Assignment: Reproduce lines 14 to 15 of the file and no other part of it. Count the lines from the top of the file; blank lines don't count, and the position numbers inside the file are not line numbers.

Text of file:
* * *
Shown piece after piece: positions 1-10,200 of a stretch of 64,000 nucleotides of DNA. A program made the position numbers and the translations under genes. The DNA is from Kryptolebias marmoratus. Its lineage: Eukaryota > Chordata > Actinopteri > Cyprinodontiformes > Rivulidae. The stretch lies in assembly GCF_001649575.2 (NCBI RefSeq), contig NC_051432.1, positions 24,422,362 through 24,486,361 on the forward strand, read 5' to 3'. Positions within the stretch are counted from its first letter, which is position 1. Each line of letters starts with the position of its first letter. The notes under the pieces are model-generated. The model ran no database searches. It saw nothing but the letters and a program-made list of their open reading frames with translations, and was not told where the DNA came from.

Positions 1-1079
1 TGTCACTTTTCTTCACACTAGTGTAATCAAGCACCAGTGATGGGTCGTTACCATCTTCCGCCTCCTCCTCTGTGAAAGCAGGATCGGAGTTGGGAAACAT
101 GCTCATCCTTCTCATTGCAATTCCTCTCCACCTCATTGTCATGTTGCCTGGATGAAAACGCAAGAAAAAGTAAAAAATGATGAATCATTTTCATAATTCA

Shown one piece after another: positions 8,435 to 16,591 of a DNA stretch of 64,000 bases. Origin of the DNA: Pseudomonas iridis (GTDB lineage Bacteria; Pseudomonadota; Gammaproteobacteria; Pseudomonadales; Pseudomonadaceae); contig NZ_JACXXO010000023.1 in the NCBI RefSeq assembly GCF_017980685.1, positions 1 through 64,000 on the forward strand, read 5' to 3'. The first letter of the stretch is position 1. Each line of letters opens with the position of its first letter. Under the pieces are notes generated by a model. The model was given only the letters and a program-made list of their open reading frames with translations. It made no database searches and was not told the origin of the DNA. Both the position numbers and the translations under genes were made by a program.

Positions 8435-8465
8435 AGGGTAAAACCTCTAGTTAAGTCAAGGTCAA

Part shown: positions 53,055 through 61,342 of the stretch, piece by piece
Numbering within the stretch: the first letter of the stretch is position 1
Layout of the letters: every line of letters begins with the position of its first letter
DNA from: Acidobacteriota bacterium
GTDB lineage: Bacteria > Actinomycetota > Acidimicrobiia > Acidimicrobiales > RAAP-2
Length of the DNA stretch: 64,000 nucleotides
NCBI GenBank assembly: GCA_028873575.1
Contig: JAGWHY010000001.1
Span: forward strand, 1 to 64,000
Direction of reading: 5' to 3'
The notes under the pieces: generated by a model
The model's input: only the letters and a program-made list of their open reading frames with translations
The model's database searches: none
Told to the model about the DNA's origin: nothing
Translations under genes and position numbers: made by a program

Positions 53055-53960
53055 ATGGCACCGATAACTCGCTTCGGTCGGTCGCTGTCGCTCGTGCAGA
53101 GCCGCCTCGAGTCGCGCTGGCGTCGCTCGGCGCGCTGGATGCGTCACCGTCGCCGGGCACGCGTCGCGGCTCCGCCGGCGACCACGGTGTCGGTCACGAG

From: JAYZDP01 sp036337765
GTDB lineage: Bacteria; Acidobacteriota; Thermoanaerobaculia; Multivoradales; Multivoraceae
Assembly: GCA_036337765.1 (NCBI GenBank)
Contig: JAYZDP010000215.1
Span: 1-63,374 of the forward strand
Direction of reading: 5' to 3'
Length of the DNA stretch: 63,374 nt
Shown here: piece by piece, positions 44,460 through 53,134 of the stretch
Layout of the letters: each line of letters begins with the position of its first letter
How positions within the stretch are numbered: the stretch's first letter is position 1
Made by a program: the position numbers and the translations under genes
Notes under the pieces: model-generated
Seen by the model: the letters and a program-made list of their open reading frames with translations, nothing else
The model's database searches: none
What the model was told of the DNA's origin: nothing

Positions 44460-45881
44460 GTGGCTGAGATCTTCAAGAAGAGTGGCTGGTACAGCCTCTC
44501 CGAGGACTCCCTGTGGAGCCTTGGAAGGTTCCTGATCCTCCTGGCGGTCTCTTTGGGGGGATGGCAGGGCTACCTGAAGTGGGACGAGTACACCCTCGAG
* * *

NCBI GenBank assembly: GCA_028873575.1
Contig: JAGWHY010000001.1